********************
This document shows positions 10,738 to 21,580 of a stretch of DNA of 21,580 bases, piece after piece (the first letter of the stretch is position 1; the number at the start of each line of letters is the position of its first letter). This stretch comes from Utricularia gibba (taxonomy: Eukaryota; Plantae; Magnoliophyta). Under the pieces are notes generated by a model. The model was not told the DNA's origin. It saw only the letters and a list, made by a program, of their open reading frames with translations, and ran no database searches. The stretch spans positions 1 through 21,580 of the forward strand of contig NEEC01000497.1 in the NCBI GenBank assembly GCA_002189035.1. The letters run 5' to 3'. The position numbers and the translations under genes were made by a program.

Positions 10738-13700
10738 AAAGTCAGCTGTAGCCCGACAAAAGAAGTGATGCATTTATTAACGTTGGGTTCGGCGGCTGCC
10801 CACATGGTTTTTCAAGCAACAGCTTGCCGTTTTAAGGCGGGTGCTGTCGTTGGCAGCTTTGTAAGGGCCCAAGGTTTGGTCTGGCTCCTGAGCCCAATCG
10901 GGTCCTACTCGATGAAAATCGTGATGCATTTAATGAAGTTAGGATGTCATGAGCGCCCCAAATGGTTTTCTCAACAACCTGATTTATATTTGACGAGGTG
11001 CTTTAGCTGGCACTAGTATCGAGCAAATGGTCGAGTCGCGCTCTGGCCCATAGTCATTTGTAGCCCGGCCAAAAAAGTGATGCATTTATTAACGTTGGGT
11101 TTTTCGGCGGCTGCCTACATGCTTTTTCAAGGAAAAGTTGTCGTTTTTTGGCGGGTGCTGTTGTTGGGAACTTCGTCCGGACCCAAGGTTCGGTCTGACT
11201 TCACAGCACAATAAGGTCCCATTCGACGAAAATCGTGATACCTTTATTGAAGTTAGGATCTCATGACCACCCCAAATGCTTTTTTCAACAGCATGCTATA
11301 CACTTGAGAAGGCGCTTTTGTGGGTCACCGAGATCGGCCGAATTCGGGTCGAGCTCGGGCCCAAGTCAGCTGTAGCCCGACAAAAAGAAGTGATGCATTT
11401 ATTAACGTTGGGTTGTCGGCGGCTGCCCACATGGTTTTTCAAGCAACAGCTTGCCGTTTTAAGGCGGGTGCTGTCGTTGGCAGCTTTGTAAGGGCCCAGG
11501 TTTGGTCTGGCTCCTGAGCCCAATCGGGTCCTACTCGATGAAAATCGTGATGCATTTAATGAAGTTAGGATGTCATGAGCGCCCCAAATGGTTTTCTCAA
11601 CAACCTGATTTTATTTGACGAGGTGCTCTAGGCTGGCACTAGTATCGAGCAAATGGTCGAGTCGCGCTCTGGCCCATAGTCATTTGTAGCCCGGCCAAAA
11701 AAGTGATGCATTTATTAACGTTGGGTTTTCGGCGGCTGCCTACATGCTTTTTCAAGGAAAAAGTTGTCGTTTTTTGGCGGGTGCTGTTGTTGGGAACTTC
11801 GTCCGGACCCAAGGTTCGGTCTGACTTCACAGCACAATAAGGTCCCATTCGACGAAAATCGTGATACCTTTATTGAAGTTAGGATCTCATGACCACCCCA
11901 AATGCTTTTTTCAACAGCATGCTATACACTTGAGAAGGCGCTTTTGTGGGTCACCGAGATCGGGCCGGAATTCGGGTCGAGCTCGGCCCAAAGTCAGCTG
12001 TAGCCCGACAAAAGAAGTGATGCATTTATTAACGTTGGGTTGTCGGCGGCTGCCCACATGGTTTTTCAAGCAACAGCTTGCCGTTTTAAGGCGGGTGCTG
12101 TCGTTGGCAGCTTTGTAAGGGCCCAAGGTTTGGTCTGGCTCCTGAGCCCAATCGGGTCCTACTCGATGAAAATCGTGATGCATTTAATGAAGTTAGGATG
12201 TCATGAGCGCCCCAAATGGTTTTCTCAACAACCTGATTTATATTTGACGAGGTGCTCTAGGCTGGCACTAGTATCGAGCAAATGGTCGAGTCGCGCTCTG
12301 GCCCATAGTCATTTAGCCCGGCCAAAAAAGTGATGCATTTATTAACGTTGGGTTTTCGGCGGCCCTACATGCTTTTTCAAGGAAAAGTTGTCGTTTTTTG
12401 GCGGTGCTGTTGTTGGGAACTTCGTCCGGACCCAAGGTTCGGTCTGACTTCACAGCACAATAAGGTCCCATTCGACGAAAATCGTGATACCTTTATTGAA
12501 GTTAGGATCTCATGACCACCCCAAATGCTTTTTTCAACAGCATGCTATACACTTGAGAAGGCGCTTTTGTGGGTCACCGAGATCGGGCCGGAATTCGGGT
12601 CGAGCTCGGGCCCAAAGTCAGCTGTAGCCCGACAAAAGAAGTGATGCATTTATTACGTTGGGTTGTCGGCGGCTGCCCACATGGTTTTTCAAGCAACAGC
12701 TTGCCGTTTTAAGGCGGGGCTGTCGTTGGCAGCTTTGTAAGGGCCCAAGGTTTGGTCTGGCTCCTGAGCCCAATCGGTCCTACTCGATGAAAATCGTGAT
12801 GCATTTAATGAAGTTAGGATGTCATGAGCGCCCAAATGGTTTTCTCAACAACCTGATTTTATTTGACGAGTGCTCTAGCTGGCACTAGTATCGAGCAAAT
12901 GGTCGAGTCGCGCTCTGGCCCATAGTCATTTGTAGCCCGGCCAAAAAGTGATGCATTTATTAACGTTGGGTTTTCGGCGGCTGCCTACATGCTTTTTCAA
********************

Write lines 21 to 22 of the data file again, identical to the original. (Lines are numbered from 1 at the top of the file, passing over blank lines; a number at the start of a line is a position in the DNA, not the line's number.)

12501 GTTAGGATCTCATGACCACCCCAAATGCTTTTTTCAACAGCATGCTATACACTTGAGAAGGCGCTTTTGTGGGTCACCGAGATCGGGCCGGAATTCGGGT
12601 CGAGCTCGGGCCCAAAGTCAGCTGTAGCCCGACAAAAGAAGTGATGCATTTATTACGTTGGGTTGTCGGCGGCTGCCCACATGGTTTTTCAAGCAACAGC